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Cell-surface recognition of biotinylated membrane proteins requires very long spacer arms: An example from glucose-transporter probes


Reference:

Hashimoto, M., Yang, J. and Holman, G. D., 2001. Cell-surface recognition of biotinylated membrane proteins requires very long spacer arms: An example from glucose-transporter probes. ChemBiochem, 2 (1), pp. 52-59.

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Abstract

Glucose transporters (GLUTs) can be photoaffinity labelled by (diazirinetrifluoroethyl)benzoyl-substituted glucose derivatives and the adduct can be recognised, after detergent solubilisation of membranes, by using streptavidin-based detection systems. However, in intact cells recognition of photolabelled GLUTs by avidin and anti-biotin antibodies only occurs if the bridge between the photoreactive and the biotin moieties has a minimum of 60-70 spacer atoms. We show that a suitably long bridge can be synthesised with a combination of polyethylene glycol and tartarate groups and that introduction of these spacers generates hydrophilic products that can be cleaved with periodate. Introduction of the very long spacers does not appreciably reduce; the affinity of interaction of the probes with the transport system.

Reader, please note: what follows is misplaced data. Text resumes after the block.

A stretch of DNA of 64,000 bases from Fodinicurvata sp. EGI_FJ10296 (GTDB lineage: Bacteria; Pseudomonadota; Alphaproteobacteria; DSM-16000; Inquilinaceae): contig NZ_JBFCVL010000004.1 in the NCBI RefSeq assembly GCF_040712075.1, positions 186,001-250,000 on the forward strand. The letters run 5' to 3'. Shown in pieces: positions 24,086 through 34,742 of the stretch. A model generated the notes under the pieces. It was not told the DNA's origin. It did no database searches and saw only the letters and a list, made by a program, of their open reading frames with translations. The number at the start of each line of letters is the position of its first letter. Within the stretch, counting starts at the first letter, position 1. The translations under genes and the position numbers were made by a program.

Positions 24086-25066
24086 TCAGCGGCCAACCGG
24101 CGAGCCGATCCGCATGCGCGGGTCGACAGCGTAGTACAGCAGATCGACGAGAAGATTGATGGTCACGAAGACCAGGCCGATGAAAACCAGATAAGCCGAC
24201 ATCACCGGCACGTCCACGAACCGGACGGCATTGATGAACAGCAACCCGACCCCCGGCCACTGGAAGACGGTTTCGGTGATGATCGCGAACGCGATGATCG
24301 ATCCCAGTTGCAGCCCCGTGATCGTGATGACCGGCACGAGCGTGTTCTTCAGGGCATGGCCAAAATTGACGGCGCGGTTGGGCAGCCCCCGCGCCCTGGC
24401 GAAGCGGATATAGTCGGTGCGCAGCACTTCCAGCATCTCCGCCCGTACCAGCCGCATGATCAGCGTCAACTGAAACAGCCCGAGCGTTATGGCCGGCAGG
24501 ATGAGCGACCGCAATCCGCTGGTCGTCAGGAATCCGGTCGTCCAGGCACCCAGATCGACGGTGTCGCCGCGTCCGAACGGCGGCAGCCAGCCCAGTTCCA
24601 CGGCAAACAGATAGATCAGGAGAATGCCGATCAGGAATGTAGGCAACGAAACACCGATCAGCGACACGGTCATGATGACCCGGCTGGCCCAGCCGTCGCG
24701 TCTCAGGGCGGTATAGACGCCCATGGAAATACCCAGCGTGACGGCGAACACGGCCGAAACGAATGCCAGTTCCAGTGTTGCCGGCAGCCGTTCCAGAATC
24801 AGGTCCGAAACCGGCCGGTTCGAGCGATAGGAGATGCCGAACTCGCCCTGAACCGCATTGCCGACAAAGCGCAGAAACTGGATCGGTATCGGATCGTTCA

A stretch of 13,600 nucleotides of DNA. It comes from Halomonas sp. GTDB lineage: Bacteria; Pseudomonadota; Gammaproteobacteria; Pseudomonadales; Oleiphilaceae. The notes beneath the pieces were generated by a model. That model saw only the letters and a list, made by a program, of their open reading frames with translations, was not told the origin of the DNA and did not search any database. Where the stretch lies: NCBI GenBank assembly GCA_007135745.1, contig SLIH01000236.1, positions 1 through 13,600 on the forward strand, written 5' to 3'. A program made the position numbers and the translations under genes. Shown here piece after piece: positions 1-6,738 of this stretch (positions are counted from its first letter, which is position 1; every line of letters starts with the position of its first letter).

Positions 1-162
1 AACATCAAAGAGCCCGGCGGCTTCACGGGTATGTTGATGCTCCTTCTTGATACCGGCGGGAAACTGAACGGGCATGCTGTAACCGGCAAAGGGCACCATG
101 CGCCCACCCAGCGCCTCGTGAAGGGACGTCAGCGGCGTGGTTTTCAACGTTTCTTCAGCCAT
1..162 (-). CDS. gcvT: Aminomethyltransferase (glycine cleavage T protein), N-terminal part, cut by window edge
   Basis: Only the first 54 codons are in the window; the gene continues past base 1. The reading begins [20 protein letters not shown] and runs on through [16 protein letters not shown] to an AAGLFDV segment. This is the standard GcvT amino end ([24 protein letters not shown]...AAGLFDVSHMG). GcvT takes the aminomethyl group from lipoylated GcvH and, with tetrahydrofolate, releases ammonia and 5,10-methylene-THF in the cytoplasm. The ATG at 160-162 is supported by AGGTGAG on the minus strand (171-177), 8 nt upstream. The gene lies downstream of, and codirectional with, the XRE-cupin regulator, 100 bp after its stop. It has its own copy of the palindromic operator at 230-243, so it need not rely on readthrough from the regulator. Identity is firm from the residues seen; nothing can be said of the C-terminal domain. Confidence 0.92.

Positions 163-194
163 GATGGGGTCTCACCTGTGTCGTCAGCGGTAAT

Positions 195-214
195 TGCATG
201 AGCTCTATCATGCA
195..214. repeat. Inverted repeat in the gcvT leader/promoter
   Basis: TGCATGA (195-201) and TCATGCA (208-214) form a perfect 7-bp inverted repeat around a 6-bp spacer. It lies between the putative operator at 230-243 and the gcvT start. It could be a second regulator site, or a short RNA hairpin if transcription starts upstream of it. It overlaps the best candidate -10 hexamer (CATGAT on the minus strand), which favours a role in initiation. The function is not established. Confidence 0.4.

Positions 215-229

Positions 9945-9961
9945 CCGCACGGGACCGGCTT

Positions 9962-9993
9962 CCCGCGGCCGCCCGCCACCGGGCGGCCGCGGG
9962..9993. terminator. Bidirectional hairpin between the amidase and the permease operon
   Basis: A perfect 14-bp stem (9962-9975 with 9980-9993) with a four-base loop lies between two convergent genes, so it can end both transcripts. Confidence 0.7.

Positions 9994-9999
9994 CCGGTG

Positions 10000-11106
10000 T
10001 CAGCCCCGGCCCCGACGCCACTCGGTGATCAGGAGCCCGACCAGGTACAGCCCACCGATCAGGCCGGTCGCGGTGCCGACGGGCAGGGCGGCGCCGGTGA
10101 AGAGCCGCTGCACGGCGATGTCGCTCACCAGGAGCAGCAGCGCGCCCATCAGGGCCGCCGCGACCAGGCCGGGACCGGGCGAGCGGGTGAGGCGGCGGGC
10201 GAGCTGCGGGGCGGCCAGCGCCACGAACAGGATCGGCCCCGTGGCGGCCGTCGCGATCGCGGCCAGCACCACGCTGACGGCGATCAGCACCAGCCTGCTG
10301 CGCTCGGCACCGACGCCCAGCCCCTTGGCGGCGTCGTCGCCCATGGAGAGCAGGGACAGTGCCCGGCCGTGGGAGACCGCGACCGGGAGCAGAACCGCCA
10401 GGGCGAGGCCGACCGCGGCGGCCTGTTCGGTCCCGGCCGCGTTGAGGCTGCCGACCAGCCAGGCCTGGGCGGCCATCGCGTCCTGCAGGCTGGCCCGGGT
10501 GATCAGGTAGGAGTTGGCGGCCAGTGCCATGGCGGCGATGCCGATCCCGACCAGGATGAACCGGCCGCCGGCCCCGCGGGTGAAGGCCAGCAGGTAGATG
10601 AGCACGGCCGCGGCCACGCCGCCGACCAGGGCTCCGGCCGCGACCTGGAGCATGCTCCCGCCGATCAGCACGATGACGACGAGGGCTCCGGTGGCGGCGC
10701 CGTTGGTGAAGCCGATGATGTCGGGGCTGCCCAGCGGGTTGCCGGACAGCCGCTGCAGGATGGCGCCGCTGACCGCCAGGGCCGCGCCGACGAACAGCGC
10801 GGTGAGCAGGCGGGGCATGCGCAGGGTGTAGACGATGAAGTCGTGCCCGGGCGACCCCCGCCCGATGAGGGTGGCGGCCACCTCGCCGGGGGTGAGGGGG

Details

Item Type Articles
CreatorsHashimoto, M., Yang, J. and Holman, G. D.
DepartmentsFaculty of Science > Biology & Biochemistry
RefereedYes
StatusPublished
ID Code4354
Additional InformationID number: ISI:000166396800007

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